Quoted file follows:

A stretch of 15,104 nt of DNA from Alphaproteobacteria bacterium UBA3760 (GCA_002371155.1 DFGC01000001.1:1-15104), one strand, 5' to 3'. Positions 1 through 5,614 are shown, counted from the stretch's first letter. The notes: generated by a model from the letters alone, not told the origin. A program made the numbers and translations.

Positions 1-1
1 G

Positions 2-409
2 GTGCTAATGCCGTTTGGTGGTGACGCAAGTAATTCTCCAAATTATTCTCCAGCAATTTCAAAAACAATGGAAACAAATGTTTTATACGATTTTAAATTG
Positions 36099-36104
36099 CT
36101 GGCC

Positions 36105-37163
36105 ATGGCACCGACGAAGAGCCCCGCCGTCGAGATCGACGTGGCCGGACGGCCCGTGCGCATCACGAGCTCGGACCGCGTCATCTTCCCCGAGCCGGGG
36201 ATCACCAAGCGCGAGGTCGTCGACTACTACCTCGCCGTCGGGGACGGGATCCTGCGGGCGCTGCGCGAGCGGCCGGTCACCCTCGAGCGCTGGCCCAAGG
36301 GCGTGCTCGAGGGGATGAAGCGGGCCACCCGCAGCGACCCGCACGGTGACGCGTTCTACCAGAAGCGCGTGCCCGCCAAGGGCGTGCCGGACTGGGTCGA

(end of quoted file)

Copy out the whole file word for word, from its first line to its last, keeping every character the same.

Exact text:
A stretch of 15,104 nt of DNA from Alphaproteobacteria bacterium UBA3760 (GCA_002371155.1 DFGC01000001.1:1-15104), one strand, 5' to 3'. Positions 1 through 5,614 are shown, counted from the stretch's first letter. The notes: generated by a model from the letters alone, not told the origin. A program made the numbers and translations.

Positions 1-1
1 G

Positions 2-409
2 GTGCTAATGCCGTTTGGTGGTGACGCAAGTAATTCTCCAAATTATTCTCCAGCAATTTCAAAAACAATGGAAACAAATGTTTTATACGATTTTAAATTG
Positions 36099-36104
36099 CT
36101 GGCC

Positions 36105-37163
36105 ATGGCACCGACGAAGAGCCCCGCCGTCGAGATCGACGTGGCCGGACGGCCCGTGCGCATCACGAGCTCGGACCGCGTCATCTTCCCCGAGCCGGGG
36201 ATCACCAAGCGCGAGGTCGTCGACTACTACCTCGCCGTCGGGGACGGGATCCTGCGGGCGCTGCGCGAGCGGCCGGTCACCCTCGAGCGCTGGCCCAAGG
36301 GCGTGCTCGAGGGGATGAAGCGGGCCACCCGCAGCGACCCGCACGGTGACGCGTTCTACCAGAAGCGCGTGCCCGCCAAGGGCGTGCCGGACTGGGTCGA